Sunday, January 31, 2021

£2m centrepiece of Henry VIII’s lost crown found in field near Market Harborough

Exciting news from the Tudor and Stuart correspondent of The Sun:

The centrepiece of Henry VIII’s lost crown has been found under a tree by an amateur treasure hunter.

Kevin Duckett ended a 400-year-old mystery when he dug up the solid gold figurine in a Northamptonshire field.

The 2½in-high, inch-wide piece, one of five on the Tudor crown, is now at the British Museum and could be worth £2million.

Experts say the find is one of the most significant by an amateur.

The field in question is at Little Oxendon, which is only a mile or so south of Market Harborough.]

Henry's crown survived until the Civil War, when parliament gave orders for it to be broken up, sold off and melted down.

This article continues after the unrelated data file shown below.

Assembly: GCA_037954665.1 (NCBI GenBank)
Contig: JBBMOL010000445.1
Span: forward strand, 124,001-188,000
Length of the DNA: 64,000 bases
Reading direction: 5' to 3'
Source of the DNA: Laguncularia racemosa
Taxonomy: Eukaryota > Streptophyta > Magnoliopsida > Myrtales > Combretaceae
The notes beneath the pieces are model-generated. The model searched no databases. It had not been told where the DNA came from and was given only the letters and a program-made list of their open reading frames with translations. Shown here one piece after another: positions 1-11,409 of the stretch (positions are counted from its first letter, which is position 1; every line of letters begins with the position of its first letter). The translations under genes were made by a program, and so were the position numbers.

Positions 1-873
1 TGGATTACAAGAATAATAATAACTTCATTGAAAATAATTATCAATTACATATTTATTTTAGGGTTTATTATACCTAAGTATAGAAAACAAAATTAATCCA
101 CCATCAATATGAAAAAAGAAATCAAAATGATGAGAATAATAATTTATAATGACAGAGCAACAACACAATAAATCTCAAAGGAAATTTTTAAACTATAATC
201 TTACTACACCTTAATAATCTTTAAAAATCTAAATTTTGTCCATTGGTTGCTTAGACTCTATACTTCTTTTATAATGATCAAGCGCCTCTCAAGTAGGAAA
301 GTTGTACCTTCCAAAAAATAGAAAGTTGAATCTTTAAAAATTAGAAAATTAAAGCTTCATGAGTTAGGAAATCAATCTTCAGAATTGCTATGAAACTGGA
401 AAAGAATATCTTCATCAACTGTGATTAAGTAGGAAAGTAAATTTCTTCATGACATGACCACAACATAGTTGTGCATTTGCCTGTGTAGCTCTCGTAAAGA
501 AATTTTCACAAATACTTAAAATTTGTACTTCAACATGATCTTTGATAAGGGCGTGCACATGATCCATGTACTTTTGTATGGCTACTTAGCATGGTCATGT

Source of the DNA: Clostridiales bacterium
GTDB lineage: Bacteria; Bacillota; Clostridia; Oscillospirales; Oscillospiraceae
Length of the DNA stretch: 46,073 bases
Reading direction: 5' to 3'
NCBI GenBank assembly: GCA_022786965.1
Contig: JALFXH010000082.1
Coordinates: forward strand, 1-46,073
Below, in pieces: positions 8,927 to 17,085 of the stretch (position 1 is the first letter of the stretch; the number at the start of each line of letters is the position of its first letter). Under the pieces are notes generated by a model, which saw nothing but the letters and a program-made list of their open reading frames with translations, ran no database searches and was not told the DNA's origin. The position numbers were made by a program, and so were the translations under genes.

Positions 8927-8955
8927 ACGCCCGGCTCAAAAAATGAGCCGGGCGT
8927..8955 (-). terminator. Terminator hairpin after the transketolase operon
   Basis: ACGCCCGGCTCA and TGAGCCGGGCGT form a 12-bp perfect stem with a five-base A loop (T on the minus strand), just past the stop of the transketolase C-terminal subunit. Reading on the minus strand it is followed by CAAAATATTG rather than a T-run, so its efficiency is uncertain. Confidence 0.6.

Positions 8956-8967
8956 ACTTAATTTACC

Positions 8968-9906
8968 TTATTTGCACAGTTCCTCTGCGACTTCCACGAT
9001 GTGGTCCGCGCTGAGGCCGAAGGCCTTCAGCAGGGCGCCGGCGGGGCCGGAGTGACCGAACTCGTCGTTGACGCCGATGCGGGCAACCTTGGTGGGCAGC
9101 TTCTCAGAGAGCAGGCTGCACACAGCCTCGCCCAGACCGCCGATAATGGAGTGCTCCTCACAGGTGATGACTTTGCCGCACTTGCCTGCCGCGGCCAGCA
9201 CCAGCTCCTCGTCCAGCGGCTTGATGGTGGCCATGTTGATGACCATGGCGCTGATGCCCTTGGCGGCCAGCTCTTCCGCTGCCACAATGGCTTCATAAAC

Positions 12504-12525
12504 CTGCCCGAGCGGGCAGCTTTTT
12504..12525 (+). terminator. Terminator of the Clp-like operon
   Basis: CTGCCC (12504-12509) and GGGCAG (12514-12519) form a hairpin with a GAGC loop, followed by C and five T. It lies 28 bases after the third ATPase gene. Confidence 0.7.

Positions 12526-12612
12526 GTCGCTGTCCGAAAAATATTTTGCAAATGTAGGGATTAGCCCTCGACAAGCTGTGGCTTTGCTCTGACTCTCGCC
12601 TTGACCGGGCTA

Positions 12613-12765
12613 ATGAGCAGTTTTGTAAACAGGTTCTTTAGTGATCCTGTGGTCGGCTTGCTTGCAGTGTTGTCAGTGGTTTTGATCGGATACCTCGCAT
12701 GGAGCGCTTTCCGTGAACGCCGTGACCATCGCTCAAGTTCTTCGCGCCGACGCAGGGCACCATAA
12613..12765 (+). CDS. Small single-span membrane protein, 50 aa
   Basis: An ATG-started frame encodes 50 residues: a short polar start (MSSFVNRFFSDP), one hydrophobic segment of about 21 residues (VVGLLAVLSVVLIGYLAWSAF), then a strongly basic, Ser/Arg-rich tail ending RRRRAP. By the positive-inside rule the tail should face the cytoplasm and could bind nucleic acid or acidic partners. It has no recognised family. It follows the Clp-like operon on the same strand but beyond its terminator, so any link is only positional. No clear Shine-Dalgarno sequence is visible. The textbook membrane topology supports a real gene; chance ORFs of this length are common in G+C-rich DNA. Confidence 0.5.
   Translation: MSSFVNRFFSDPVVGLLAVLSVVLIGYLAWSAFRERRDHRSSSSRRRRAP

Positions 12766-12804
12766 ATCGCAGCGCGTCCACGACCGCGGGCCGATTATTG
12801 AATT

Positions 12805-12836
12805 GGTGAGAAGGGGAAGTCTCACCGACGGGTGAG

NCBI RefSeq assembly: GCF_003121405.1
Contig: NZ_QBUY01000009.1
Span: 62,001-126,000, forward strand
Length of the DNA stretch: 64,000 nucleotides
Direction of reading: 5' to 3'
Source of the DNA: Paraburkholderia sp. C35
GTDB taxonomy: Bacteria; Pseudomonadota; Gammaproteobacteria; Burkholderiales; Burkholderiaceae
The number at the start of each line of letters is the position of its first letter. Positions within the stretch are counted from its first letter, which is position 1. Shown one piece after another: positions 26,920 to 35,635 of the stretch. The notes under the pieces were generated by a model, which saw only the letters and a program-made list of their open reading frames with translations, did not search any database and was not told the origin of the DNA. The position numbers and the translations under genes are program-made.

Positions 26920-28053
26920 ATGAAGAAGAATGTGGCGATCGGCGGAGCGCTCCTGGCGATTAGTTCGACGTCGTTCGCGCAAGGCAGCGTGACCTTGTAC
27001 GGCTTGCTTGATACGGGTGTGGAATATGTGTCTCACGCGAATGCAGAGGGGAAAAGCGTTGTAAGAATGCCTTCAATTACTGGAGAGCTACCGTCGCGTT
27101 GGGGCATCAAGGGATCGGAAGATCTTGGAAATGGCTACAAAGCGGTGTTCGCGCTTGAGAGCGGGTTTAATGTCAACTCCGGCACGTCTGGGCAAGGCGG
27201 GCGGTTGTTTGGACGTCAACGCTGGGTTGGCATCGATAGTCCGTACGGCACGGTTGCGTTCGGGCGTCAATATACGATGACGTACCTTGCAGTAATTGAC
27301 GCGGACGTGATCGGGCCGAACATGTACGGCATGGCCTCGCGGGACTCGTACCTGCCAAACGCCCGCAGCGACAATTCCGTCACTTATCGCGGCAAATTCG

Enticingly, it is on the route that Charles I took after fleeing his defeat at Naseby, which makes one speculate that he, or at least his retinue, lost or hid the jewel on that flight.

It is also on the route to Tur Langton, where legend has it that Charles watered his horse as he fled. You can see a rare 17th-century photograph of him doing so at the head of this post.


David Evans said...

I gather that amateur Lib Dem political researchers believe they have found the body of Ethelred the Unready in an as yet unidentified house in London.

The only small clue released is the postcode - SW1A 2AA.

Perhaps you could investigate and help throw some light on the mystery.

All the best in your endeavours.

Take care.

Matt Pennell said...

Just you wait for The Sun's Plantagenet and Angevin correspondent to get to work, they'll really shake things up!